Box 13-059 THE TATLER, THE MONTREAL HERALD (WRITTEN BY [REV.] CALVIN MCQUESTEN)
Mar 28 1903
The Montreal Herald, Saturday, March 28, 1903
The Bull in the China Shop
It is about time that Montreal had a by-law laying down the limits within which factories and other establishments which may be objectionable from a residential point of view shall or shall not be built.
The proposal to build a factory on the corner of Guy and St. Luke streets, to prevent which legal proceedings have been instituted by some of the neighborhood residents is just an instance of the extent to which the best residential localities are at the mercy of any single selfish proprietor who may choose to ruin the whole neighborhood by building a factory upon his property.
There is absolutely nothing in our civic by-laws as they stand to prevent any individual who takes it into his head to do so, from erecting a factory on any part of Sherbrooke or Dorchester Street, or any other spot that he may select. It is true that the value of the property on the residential streets acts as a practical deterrent upon the building of factories fronting upon these streets themselves. But one frequently finds within a few hundred yards of even the finest streets, one upon which, on account of its narrowness or for some other reason, the value of the land is comparatively small, yet which, if used for factory purposes would ruin the whole locality.
A by-law fixing the limits without which manufacturing might be carried on would give the owners of residential property a feeling of security which might reasonably be expected to result in an increase in the value of such holdings. Of course the lines of declaration would have to be shifted as the face of the city changed, but that would be quite a different thing from being at the mercy of the freak of any private individual.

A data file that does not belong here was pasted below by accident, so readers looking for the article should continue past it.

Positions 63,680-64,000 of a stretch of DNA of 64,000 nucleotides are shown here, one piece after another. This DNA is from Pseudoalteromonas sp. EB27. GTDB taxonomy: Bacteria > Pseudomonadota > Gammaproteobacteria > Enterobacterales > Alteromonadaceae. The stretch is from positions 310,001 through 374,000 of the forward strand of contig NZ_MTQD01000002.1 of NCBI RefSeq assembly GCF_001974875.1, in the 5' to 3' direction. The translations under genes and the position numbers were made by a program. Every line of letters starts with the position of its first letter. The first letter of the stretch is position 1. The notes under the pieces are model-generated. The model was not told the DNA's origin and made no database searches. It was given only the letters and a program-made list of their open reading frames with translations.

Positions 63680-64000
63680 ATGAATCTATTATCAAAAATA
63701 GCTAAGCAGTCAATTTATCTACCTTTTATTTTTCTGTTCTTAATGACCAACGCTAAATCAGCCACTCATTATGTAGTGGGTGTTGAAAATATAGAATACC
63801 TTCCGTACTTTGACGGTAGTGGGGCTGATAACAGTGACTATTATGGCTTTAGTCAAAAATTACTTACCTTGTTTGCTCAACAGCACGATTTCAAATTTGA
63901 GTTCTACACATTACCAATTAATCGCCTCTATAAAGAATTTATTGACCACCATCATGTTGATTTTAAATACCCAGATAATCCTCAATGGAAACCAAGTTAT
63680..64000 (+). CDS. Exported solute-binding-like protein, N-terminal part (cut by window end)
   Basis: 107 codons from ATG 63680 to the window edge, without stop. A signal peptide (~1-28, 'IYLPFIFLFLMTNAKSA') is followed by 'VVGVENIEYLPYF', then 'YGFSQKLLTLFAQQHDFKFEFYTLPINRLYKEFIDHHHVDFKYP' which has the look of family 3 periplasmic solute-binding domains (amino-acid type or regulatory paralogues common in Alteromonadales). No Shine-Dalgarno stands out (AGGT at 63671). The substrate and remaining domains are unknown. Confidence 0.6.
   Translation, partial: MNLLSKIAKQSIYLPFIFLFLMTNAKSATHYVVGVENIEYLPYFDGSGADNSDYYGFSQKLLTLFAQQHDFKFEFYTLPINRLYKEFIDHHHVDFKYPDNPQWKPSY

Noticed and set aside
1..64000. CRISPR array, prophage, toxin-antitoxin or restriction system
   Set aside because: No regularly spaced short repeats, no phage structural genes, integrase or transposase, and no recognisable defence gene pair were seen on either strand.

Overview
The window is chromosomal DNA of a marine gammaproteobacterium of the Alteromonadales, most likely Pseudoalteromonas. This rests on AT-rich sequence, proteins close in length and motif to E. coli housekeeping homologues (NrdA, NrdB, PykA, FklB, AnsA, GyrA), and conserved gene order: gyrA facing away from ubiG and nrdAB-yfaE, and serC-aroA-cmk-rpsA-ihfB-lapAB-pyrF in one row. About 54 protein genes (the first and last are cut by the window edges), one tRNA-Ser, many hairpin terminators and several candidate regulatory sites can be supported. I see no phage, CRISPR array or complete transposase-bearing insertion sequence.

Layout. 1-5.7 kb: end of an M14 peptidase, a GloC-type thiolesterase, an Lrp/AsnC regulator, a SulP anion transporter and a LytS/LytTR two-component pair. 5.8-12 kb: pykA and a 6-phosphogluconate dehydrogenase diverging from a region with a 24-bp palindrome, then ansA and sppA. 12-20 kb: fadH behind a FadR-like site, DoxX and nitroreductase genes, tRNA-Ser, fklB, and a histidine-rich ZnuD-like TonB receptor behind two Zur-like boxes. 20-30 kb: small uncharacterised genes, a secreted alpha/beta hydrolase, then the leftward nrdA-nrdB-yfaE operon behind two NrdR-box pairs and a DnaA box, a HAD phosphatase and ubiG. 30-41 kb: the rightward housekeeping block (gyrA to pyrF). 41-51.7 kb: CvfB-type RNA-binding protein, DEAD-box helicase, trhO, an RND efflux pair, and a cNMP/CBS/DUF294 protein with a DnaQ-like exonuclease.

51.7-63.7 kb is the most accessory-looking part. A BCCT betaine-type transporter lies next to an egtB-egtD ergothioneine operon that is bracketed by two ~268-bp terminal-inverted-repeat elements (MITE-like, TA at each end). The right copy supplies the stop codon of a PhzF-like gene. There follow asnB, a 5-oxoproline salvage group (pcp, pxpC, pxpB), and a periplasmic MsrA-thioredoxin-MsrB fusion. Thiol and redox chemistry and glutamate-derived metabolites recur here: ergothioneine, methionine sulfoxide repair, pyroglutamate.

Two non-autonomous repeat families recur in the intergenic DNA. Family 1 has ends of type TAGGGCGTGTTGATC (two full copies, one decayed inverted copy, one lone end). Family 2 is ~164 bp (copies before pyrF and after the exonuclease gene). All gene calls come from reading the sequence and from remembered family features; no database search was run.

Women as Aldermen
A movement is on foot in England which has the support of a good many distinguished representative persons, to press upon the Government the need for new legislation to open the way for the election of women, married or single, to take part in the business of county and borough councils. Since 1870, women have been allowed to be members of School Boards, and the value of their co-operation in educational questions has been frankly acknowledged by those who entirely disapprove of the demand of a minority among them for political equality with men.
Now it is argued that, altogether apart from educator, there are many subjects dealt with by the local governing bodies in which the intervention and the assistance of women would be most useful and important. Lunatic asylums, in which there are female inmates, and industrial schools for girls obviously belong to this category, as well as the supervision of baby farming, the regulation of common lodging-houses where women are taken in, and many larger problems connected with the housing of the working classes and the administration of the laws affecting public health.
The Times, in giving its august approval to the scheme says, "Though we are altogether unable to acquiesce in the claim of women to political equality with men, we are in favor of opening to them every suitable field of administrative activity, and we see no objection whatever to the present proposals."